Curiously, this episode touches close to home right now because I’m in the middle of one of Michael Crichton’s books about genetic engineering called Next. It’s not as good as State of Fear or some of his classics but I’m entertained. I only got it because it was a few dollars for the hardback at Borders a few months back. And then we learned this week that Crichton died. He was a great author and a great addition to public debate about important issues. Thanks for everything, Michael.

Do you like this episode? What’s your favorite part?

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South Park and Global Warming: tonight’s episode, “Terrance and Phillip Behind the Blow” (505)

Tonight’s episode (9:30 on Comedy Central before a Chris Rock special) is one of my favorite non-religious episodes (aside from the exclamation of “Jesus tap-dancing Christ!”). This episode, though it focuses heavily on Terrance and Phillip and their tragic and complicated relationship, is also about a phenomenon quite close to my own heart: global warming….and what a bunch of nonsense it is.

That’s right. I said it. There is no global warming. Sure, excessive carbon is not good for our environment, ozone layer or collective health – I certainly won’t deny that – but the notion that the world’s temperature is increasing in an unnatural way is absurd. In fact, not only have global temperatures been decreasing for a few years now, not only should the earth have warmed up substantially after the mini-ice-age of the 14th-20th centuries, and not only am I always a little cold and appreciative of an extra degree or so, but some NASA scientists have attributed the global rises that were being detected to the sun’s own increase in temperatures (did humans cause that?). Basically, there is no concrete evidence that it is actually humans and their activities that are contributing to the temperature of the earth.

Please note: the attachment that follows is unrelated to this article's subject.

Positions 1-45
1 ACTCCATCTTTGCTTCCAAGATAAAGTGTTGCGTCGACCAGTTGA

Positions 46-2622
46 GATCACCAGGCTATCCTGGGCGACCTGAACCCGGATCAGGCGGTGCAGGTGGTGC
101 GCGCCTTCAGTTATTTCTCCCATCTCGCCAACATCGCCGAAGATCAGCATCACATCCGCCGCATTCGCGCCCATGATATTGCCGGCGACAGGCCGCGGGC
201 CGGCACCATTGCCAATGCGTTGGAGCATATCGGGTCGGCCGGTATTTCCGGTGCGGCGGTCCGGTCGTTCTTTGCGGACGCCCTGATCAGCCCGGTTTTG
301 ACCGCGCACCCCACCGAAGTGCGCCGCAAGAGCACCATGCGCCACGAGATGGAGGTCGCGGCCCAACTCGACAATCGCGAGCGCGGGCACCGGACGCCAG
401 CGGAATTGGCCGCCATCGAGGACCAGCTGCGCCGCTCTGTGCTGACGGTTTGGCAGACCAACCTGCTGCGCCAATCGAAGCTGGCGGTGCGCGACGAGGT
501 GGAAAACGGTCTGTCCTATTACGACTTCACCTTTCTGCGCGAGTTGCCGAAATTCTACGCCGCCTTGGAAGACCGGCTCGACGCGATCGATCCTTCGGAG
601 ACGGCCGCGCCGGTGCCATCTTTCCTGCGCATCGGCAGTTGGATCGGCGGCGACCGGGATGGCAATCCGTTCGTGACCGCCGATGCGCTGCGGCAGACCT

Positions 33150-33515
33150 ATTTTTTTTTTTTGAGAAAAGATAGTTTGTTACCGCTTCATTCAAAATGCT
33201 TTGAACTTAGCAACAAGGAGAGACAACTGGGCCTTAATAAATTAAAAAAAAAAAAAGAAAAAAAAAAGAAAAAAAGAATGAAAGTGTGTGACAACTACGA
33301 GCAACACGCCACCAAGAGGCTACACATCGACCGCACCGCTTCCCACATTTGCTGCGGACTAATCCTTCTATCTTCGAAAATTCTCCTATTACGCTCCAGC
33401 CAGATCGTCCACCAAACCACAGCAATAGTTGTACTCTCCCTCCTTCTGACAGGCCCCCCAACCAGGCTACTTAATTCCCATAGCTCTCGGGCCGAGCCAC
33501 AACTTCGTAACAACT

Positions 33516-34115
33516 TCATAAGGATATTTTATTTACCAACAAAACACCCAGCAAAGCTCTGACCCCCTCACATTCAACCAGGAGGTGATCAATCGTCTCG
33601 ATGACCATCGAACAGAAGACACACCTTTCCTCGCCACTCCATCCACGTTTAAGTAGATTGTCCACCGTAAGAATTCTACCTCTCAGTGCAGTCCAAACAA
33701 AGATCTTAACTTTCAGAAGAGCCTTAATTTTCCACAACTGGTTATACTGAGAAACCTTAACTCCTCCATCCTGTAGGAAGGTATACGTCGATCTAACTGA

All that said, I am not anti-environment. I recycle. I don’t litter. I drive 55 mph because it’s the optimum speed to conserve gas. I just think that before we go believing every little word that scare-mongers scream at us we should probably ask to see some actual scientific evidence and not just believe it because they say it’s scientific. Let’s question these things a little more thoroughly.

And that brings us to South Park. South Park questions the nonsense spewed at us left and right about global warming and saving the environment. God bless it.

In “Terrance and Phillip Behind the Blow” it’s Earth Day and the crazy Earth Day leaders are psychopaths, blaming everything on the Republicans and murdering people for the sake of their cause. As Stan says, “Environmental activists don’t use logic or reason.” This episode, along with “Manbearpig” in which Al Gore is a raving lunatic trying to prove the existence and danger of a make-believe creature that’s half man, half bear, and half pig (and which we see in Imaginationland), as well as others that refuse to tolerate the nonsense of bullshit environmentalist’ claims, is awesome for its willingness to stand up to the monolith that is the environmental movement. Few people will publicly stand up to the ridicule that is associated with not believing in what everyone tells them is true (like standing up to bunk religious claims when everyone around you is a believer), but Trey Parker, Matt Stone and Michael Crichton are among them.

So when you watch South Park tonight, remember that it’s about more than Terrance and Phillip’s problems with blow.

Do you believe in global warming? What’s your reason why? Do you think I’m a raving lunatic? What do you think about this episode of South Park? Where else does South Park knock global warming?